Slavery and American Agricultural History

  title={Slavery and American Agricultural History},
  author={Gavin Wright},
  journal={Agricultural History},
  • Gavin Wright
  • Published 1 October 2003
  • History
  • Agricultural History
This essay considers the role of slavery in American agricultural history by examining the impact of political decisions during the period when the boundary between free and slave states was not yet settled. This boundary was not dictated by geographic imperatives. In Kentucky, an early "beach-head" in the bluegrass district allowed slavery to become firmly entrenched, even in a state where the majority of farmers held no slaves. On the other hand, slavery was vigorously debated in all of the… 

Tables from this paper

The Cotton Boom and Slavery in Nineteenth-Century Rural Egypt

The “staples thesis” argues that institutions in a given region could be explained by the nature of production of its prevailing staples, whereby slavery is likely to emerge in “slave-conducive”

Shaping Ideology and Institutions: Economic Incentives and Slavery in the US South∗

The US South was both economically reliant on slave labor and at the forefront of its ideological and political defense. This paper shows that economic conditions shaped the support for slavery.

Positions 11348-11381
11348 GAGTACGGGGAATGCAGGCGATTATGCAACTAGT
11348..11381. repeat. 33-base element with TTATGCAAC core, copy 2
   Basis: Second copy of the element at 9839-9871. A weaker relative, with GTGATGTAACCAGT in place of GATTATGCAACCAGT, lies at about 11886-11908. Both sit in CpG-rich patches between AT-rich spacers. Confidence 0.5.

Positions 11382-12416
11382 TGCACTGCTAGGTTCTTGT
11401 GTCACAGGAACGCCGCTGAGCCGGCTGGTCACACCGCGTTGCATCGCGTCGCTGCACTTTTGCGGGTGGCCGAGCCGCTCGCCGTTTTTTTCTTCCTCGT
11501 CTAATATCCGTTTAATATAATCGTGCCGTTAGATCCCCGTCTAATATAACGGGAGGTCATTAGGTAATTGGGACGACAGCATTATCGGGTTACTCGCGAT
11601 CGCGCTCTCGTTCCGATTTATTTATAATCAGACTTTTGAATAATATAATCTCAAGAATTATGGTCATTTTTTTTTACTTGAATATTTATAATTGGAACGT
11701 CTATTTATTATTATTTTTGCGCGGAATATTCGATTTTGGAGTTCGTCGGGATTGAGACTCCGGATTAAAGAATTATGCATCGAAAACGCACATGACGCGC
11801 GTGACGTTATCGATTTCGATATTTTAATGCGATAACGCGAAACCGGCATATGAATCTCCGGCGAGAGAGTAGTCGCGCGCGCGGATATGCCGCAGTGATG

Could Thomas Jefferson Have Ended Slavery? An Economic Analysis

Could slavery have ended early on without a civil war? That is the counterfactual question considered herein. More specifically, could Thomas Jefferson, a slaveholder himself, have convinced the

How the Legacy of Slavery Survives: Labor Market Institutions and Human Capital Investment*

This research examines the impact of slavery on long-run development and its detailed mechanism which consists of two key components: labor market institutions and human capital investment. Using

Slavery, Capitalism, and the Problem of Misprision

  • P. Coclanis
  • History, Economics
    Journal of American Studies
  • 2018
One of the most interesting scholarly developments in historical circles over the course of the last few years has been the unanticipated rise of the field known as the “new history of American